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    That "individual" comment is hard to explain. I was trying to comment on this phrase: They have yet to scoop it up. The word "it" is singular; the word "they" is plural. So, They have yet to scoop it up means a group of people has yet to by one item. They have yet to scoop them up is better, but that sentence is still rather vague by itself – too many pronouns. Plus, scoop is an active verb; it's awkward to talk about something not being scooped. Imagine I said: They have yet to do a somersault. That's a weird sentence, because groups of people don't usually tumble. – J.R. Mar 23 '14 at 9:23
3

I think you might be going for something involving “cleaned out”.

clean out (phrasal verb)

2. INFORMAL
empty a place of objects or goods, especially by stealing or buying them in large quantities
Government soldiers moved in and cleaned the village out.
The supermarkets were cleaned out by panicking shoppers.

Source: Definition of “clean out” from the online English dictionary from Macmillan Publishers Limited

So I'd phrase it more like:

They haven't been cleaned out yet.

As the definition notes, this is an informal usage. To express this concept more formally, I'd say:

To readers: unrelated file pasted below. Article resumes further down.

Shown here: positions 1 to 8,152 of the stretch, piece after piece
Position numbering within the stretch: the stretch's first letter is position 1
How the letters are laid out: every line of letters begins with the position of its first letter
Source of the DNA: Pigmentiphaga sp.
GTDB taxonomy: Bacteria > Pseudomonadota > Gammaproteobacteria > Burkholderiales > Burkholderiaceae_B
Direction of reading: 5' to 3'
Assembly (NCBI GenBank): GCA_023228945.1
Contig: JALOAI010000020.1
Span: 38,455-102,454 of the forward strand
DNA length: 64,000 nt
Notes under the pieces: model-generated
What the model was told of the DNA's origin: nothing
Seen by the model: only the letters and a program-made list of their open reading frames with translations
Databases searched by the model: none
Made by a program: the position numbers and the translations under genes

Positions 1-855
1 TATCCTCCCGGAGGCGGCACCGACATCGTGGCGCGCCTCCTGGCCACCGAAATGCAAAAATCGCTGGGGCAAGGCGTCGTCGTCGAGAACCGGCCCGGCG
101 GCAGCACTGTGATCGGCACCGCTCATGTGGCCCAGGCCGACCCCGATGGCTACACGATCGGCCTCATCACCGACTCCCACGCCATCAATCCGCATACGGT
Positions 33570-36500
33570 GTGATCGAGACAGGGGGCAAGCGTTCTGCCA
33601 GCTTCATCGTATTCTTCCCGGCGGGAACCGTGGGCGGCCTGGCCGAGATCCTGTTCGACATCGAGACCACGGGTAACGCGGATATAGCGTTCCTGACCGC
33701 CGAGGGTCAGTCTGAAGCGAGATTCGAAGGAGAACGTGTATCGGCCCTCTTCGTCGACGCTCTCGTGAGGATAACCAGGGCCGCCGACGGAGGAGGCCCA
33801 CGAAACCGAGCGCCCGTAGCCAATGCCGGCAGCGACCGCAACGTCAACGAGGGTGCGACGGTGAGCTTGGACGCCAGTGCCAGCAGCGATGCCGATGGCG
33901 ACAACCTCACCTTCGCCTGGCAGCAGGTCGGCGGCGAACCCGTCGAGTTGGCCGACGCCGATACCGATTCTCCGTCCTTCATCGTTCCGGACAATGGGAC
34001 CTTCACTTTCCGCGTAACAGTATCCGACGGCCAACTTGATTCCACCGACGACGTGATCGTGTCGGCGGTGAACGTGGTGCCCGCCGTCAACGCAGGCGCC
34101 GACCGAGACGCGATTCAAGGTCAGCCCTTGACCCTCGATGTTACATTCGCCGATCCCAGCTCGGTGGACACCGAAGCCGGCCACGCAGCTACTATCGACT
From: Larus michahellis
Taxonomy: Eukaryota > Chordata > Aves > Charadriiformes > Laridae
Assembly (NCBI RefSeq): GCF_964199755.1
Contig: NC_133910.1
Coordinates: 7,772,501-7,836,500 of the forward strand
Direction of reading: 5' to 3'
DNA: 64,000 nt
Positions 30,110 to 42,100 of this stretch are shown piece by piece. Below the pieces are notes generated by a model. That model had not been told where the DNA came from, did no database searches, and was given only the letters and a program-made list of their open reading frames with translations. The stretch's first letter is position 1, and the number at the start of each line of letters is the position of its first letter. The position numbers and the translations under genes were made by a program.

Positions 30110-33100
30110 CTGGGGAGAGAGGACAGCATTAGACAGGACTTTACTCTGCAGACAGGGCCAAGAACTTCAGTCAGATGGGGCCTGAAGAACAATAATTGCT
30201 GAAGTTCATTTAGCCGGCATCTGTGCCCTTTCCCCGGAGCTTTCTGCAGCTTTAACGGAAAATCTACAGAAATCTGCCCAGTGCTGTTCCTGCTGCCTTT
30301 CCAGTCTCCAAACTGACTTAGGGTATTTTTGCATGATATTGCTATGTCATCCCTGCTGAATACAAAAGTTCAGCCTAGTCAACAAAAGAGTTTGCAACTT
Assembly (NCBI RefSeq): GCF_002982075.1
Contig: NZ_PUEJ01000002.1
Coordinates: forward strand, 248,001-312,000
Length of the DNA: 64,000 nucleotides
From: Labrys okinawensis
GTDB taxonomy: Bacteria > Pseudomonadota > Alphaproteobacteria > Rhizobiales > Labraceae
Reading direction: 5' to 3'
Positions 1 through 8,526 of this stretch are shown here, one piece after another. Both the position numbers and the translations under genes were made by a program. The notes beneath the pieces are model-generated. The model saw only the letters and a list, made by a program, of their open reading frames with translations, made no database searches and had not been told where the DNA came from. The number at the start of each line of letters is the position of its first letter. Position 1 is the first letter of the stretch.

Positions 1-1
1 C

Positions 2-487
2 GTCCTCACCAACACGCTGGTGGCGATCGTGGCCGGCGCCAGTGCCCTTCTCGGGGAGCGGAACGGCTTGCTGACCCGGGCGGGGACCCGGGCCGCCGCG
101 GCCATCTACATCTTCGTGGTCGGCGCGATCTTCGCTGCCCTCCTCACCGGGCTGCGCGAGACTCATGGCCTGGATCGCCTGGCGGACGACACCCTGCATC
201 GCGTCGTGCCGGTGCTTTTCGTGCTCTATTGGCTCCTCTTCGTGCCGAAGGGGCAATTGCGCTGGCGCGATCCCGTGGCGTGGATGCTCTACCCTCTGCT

Customers have yet to deplete the supply.


There's also the concept of “scoop up

scoop up (phrasal verb)

2. INFORMAL
to get something, usually something good or valuable, before someone else gets it
People arriving early scooped up fantastic bargains.
Source: Definition of “scoop up” from the online English dictionary from Macmillan Publishers Limited

This does connote an urgency in the action. Such a phrase might be:

They haven't all been scooped up yet.

Or:

You can still scoop one up.

You could even combine these two:

Scoop one up before stores are cleaned out!

  • I don't really like "exhaust the supply," but I love the rest of the answer. +1 – J.R. Mar 22 '14 at 16:18
  • @J.R. I struggled with that part and would happily substitute a suggested alternative. – Tyler James Young Mar 22 '14 at 16:20
  • I'd happily suggest an alternative, but I'm struggling with that, too. :^) – J.R. Mar 22 '14 at 16:20
  • @J.R. One of the things this place has taught me is how important context is to how I phrase things. It's really hard to know what I'd say without knowing who I'd be talking to and what we'd be talking about. – Tyler James Young Mar 22 '14 at 16:22
  • We often use wiped out: I went to get a new Xbox but they were wiped out. – Jim Mar 22 '14 at 17:12